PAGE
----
Nothing brings out a crowd like a demolition. Several hundred people took turns Wednesday watching a piece of downtown history come tumbling to the ground when excavators reduced the former Bird Building to a heap of rubble.
Several times people could be heard muttering that the Signature Mural – a casualty of the demolition – should have been saved. As noble as those thoughts and concerns were there was very little people could do to save a building that was longer safe and would eventually crumble on its own if the town didn’t take steps to prevent that by having it demolished.
Back in December, when the town’s dangerous and unsightly premises committee recommended the building be demolished, there was hardly a whimper of public protest. Maybe people realized there was little that could be done since the building was in such a state of disrepair that it would cost more to fix than to reduce it to rubble.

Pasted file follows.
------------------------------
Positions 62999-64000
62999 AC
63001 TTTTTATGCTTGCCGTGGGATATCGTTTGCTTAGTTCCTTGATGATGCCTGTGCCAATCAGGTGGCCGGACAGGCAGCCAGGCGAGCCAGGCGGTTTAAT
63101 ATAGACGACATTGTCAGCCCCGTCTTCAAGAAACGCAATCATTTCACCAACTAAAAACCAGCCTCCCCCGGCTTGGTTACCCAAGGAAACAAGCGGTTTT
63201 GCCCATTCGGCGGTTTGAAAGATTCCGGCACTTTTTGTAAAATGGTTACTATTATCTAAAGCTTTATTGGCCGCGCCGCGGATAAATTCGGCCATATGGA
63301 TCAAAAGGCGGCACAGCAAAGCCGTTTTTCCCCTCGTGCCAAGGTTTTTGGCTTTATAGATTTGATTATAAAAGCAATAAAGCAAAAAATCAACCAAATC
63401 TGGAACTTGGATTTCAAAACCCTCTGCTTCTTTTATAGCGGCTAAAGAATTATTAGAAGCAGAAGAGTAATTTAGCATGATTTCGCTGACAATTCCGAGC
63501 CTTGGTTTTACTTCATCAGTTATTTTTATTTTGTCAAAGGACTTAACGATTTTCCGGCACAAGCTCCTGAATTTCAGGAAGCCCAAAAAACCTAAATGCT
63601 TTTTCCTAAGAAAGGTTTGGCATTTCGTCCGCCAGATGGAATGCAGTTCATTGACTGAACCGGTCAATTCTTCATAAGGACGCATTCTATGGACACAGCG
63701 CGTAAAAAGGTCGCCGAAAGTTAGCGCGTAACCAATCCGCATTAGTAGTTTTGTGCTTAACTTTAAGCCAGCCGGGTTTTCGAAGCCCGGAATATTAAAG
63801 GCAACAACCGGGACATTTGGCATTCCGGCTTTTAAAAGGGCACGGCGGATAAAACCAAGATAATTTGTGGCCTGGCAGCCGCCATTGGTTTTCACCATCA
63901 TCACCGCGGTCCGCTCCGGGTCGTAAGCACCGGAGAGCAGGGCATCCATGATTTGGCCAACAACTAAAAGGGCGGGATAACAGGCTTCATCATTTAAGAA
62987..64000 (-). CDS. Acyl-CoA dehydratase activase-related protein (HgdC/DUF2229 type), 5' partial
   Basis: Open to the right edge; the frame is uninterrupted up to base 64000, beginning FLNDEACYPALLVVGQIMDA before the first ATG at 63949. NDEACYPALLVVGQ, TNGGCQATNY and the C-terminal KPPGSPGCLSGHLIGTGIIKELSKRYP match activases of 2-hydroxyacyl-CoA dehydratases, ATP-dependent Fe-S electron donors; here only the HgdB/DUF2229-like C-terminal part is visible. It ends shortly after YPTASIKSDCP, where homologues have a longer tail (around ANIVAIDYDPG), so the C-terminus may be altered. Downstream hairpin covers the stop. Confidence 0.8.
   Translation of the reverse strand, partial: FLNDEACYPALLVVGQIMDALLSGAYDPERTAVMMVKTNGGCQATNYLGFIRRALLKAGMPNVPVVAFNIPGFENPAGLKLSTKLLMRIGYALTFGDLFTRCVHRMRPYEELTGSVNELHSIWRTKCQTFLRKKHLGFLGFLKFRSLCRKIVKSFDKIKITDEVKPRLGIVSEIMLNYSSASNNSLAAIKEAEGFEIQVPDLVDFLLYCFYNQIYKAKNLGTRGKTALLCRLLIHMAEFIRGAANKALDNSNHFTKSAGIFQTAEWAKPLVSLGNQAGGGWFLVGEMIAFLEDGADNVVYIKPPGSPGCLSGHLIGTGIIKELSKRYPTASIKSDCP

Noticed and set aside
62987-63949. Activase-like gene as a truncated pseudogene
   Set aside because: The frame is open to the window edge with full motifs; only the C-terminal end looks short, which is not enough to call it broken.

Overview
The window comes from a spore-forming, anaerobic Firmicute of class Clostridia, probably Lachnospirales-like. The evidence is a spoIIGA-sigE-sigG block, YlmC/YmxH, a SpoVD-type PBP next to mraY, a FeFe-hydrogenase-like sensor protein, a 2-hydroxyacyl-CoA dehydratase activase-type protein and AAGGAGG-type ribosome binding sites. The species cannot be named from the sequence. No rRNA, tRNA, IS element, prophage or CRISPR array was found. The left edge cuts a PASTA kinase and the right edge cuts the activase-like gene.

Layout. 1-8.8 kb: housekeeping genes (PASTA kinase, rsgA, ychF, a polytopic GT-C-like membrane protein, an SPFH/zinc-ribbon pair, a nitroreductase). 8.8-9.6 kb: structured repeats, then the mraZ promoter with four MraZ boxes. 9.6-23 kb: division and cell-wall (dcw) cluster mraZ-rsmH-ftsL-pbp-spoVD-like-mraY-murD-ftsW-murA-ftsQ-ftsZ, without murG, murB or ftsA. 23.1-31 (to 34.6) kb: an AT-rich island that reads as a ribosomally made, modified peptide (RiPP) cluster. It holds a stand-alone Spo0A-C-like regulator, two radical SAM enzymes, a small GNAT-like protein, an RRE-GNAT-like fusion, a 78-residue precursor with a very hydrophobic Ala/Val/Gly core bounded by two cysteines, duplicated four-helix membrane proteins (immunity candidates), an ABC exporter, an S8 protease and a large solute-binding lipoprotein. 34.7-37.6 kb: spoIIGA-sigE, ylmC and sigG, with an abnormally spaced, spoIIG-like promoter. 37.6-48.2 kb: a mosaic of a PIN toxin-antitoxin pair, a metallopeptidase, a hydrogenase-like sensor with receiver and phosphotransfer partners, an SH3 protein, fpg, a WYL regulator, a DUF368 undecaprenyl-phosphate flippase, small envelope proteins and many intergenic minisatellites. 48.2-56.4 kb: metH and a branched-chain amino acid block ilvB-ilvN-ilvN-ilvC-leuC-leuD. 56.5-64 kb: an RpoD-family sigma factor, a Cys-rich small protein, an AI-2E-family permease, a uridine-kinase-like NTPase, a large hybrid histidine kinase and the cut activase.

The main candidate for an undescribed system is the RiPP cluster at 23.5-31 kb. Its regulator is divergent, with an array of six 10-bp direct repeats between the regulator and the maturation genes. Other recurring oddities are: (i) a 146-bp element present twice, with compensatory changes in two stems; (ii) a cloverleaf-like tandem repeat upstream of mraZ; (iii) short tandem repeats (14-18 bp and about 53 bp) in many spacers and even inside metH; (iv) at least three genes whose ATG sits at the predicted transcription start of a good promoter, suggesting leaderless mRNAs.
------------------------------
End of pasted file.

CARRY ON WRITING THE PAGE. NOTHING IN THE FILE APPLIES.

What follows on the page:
The Downtown Amherst Revitalization Society had a dream nearly two decades ago of developing a series of murals that would not only bring people to the downtown but help educate them about their past. The project was an overwhelming success in that it not only raised awareness of our history, but it became a tourist attraction in itself.
It’s unfortunate the key piece of that project, the Signature Mural, happened to be located on a building that was allowed to fall into a state of disrepair to where it passed the point of no return and had to be destroyed.
DARS chair Beth Munroe said there could be a silver lining from the mural’s demolition in that many people have begun to take the murals for granted. While they haven’t been neglected or vandalized, they are often ignored as people drive and walk along the downtown streets.
Hopefully people will be more aware of the remaining murals and the story they tell of Amherst history because the day will come when there’s no one here to tell the community’s verbal history to future generations.